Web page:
Develop a new script. Become consciously aware of the conversation going on in your head when you’re in a situation that triggers your Impostor feelings. This is your internal script:” I might try and write out a chart for doing something like this. Just for me.

Visualize success. Do what professional athletes do. Spend time beforehand picturing yourself making a successful presentation or calmly posing your question in class. It sure beats picturing impending disaster and will help with performance-related stress:” As someone who has danced my whole life, I actually think this is the easiest step. It’s making it happen that’s the hard part!

Reward yourself. Break the cycle of continually seeking °© and then dismissing °© validation outside of yourself by learning to pat yourself on the back:” This is something I have been trying to do, especially with a lack of external validation due to COVID. I have to admit I always feel satisfied when I do get that validation though. The problem is, depending on that validation means that external criticism hits harder.

Fake it ‘til you make it. Now and then we all have to fly by the seat of our pants. Instead of considering “winging it” as proof of your ineptness, learn to do what many high achievers do and view it as a skill. The point of the worn-out phrase, fake it til you make it, still stands: Don’t wait until you feel confident to start putting yourself out there. Courage comes from taking risks. Change your behavior first and allow your confidence to build:” This is absolutely the most difficult part for me. I’m not really a risk taker. I don’t take risks. I’m more likely to take risks physically than I am in any other areas. I’m not very spontaneous, and even planned, calculated risks are very difficult for me. I constantly worry–what if that was the wrong choice? What if I can’t go back? And then: what if all this worrying means I have wasted too much time? And then it goes again.

If you made it this far, thanks. This was a lot of rambling and not a lot of answers or solutions, but sometimes it just feels good to get thoughts in your head down on a page.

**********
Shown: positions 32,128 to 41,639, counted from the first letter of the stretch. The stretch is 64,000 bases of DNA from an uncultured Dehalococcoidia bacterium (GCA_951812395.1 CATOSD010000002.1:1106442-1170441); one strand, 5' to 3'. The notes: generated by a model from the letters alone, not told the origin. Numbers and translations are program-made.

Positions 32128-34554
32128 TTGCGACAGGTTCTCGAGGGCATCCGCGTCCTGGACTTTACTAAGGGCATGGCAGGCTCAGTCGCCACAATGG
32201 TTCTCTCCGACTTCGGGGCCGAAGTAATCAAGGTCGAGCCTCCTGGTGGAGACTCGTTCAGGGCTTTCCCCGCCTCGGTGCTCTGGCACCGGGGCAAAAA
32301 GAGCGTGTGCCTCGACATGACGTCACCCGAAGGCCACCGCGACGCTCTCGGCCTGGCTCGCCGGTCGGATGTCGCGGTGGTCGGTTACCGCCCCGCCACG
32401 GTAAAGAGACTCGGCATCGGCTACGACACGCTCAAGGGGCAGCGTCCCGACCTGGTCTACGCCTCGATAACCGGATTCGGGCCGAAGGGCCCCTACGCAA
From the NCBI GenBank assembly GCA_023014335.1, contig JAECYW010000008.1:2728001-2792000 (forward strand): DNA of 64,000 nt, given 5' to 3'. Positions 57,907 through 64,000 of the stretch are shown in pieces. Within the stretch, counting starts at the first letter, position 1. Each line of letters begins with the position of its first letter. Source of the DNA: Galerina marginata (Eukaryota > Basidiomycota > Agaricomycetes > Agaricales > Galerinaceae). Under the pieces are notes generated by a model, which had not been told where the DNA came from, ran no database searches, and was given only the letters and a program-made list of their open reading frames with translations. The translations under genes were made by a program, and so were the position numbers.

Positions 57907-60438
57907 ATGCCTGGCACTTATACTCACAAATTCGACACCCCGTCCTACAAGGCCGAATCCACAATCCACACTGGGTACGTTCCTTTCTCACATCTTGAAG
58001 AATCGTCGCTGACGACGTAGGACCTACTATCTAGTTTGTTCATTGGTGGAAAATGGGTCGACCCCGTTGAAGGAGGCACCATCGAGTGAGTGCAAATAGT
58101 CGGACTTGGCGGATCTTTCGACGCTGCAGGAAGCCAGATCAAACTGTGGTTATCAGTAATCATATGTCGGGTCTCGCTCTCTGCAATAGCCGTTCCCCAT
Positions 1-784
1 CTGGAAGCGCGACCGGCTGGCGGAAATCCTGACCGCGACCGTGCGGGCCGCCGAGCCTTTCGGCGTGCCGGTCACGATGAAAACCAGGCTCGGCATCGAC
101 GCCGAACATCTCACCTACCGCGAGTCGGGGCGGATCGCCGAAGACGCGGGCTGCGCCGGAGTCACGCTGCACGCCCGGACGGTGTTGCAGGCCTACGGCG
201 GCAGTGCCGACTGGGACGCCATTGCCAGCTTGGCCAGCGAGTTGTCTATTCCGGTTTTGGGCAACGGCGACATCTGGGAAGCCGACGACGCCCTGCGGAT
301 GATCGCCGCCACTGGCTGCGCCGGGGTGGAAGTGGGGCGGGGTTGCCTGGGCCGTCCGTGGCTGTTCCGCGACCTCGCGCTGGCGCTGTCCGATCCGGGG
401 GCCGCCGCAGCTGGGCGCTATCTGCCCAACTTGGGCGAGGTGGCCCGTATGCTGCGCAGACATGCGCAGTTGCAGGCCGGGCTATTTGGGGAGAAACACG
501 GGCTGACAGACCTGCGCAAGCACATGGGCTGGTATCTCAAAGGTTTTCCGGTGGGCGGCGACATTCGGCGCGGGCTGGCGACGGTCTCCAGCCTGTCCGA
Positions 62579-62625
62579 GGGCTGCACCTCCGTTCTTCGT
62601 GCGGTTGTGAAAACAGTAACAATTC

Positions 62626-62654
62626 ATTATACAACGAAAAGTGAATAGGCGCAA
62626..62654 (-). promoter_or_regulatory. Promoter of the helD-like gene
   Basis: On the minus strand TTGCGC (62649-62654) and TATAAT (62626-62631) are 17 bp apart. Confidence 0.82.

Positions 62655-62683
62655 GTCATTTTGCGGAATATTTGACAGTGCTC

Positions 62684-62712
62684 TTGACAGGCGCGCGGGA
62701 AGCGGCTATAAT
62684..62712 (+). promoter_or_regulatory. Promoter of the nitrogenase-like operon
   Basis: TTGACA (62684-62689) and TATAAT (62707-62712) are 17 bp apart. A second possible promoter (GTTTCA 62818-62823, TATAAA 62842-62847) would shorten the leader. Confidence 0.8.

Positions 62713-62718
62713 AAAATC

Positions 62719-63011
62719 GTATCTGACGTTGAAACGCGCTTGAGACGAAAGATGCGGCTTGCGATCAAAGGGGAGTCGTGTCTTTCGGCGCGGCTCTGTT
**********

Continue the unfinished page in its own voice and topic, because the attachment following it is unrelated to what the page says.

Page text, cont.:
I’m working on it.

The history of a woman

March is Women’s History Month. So this is a little piece of the history of a woman.

When she was 32 years old, my grandmother got a hysterectomy without her knowledge or consent.

She had already had three children–my dad and his two siblings. She had been experiencing some issues like pain and leakage, so she went into surgery to fix things up. She was told beforehand she should only have to stay in the hospital to recover for four days. She ended up staying for ten.

In the following months, she realized she wasn’t getting her period, and went to her doctor to check it out. He checked her paperwork, and told her that she had undergone a full hysterectomy. My grandmother was confused as to what that meant–she was an immigrant from Italy, and didn’t speak much English–and when it was explained to her, she was shocked.

During the surgery, they had realized there was too much damage, and so elected to remove the entire uterus. At no point beforehand was my grandmother informed that this was a possibility. At no point during the ten days she was in the hospital recovering was she informed that this had happened. At no point in the time since had she been informed that this had happened. The doctors had decided that since she already had three children, they could not only make the decision for her to perform a full hysterectomy, but not even tell her that it had happened.

For a few months afterwards, my grandmother experienced a depression. While no longer in physical pain, this major surgery had been done without her consent, and that was hard to process. When she told her doctor, he told her to go meet her friends and take a walk and get a coffee. She’d be fine.

When my grandmother and my grandfather went to a lawyer to see if they could press charges, he told them they didn’t have enough money to do so. They were recent immigrants, who didn’t speak much English and had working class jobs. They didn’t have the money, so nothing could be done.

My grandmother is still alive and kicking. She’s relatively healthy for her age. She has her three grown children and four grandchildren. She remained married to my grandfather until his death in 2019. But that doesn’t erase the fact that what was done to her should never had happened.